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Journal Articles Hypertension Year : 2009

Arterial Stiffness, Fatness, and Physical Fitness

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A rterial distensibility and its converse stiffness have come of age as physiological concepts 1 and now as a target for intervention. The central hypothesis sustained so far is that an individual's "arterial stiffness" measured as aortic pulse wave velocity (PWV) is a convenient, integrated index of vascular pathology over a person's life course, more precise and reliable than other risk factors individually. For example, blood pressure (BP), whether casual or 24 hour, is more sensitive to stimuli and, therefore, more variable. Arterial distensibility is in part dependent on BP, yet its prognostic power is because of its "independence" from BP, including pulse pressure. 2 It appears to indicate the general burden of atherosclerotic disease and subclinical damage from multiple risk factors over time: the "wear and tear" of constant distension and recoil (part of "aging"), effects of smoking, lipid metabolism, (hyper)glycemia, ethnicity, how family history expresses itself, etc. 3 European hypertension guidelines now include PWV as a recommended but optional measure. The relationship of arterial distensibility with cardiac function and structure, known as aorto-ventricular coupling, is tantalizing because, as a bioengineering feedback loop, cause and effect are still unclear. Many other key questions remain, most critically related to the natural history of arterial stiffness but also fundamental ones of basic structural biology in the vessel wall. A clue to the natural history of arterial stiffness is published in this issue of Hypertension, an Australian study of 9to 10-year-old, generally prepubescent schoolchildren. 4 The study shows a clear relationship among degree of body fat, physical fitness, and arterial stiffness, measured by carotidfemoral PWV. The link of PWV with fitness was not independent of body fat. Why should this article be of interest, being only cross-sectional, whereby association may well not imply cause? The answer is its insight into primary prevention and underlying mechanisms. The study's strengths include its community base, large number of healthy children properly sampled, gold-standard "DXA" assessment of body composition, and an accepted method for PWV measurement. Its weaknesses include PWV measured sequentially rather than simultaneously at carotid and femoral sites over only 8 cardiac cycles. Another is the use of a 20-m shuttle run to assess cardiorespiratory fitness, which can be characterized by a variety of methods that the authors understandably could not apply but do not discuss or compare. Similarly, the pedometer is insensitive for assessing physical activity, especially in children, who may remove it. Perhaps as a result, only 20% of the variance of the PWV measured was related to any of their variables. However, these weaknesses would tend to bias the results toward the null so that any association with PWV was remarkable.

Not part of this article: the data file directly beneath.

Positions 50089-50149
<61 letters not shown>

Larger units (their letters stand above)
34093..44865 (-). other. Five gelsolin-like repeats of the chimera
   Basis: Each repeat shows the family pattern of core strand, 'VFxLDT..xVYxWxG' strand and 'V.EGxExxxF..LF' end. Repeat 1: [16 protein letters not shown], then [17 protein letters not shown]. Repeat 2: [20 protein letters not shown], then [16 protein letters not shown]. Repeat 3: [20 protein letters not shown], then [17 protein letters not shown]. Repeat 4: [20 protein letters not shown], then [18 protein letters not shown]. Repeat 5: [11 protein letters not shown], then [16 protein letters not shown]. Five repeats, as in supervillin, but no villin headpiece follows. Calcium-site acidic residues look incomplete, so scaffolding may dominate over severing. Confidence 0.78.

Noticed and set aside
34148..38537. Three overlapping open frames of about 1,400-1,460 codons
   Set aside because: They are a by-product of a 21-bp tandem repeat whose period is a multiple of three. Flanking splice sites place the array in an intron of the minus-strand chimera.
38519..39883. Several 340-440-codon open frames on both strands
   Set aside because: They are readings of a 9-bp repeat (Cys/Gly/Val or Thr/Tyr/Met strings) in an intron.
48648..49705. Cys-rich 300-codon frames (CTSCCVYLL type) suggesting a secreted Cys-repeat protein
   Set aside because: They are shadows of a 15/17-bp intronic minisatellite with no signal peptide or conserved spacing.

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inserm-03879541 , version 1 (30-11-2022)



J Kennedy Cruickshank, Mohammadreza Rezailashkajani, Guillaume Goudot. Arterial Stiffness, Fatness, and Physical Fitness. Hypertension, 2009, 53, pp.602 - 604. ⟨10.1161/hypertensionaha.108.128033⟩. ⟨inserm-03879541⟩
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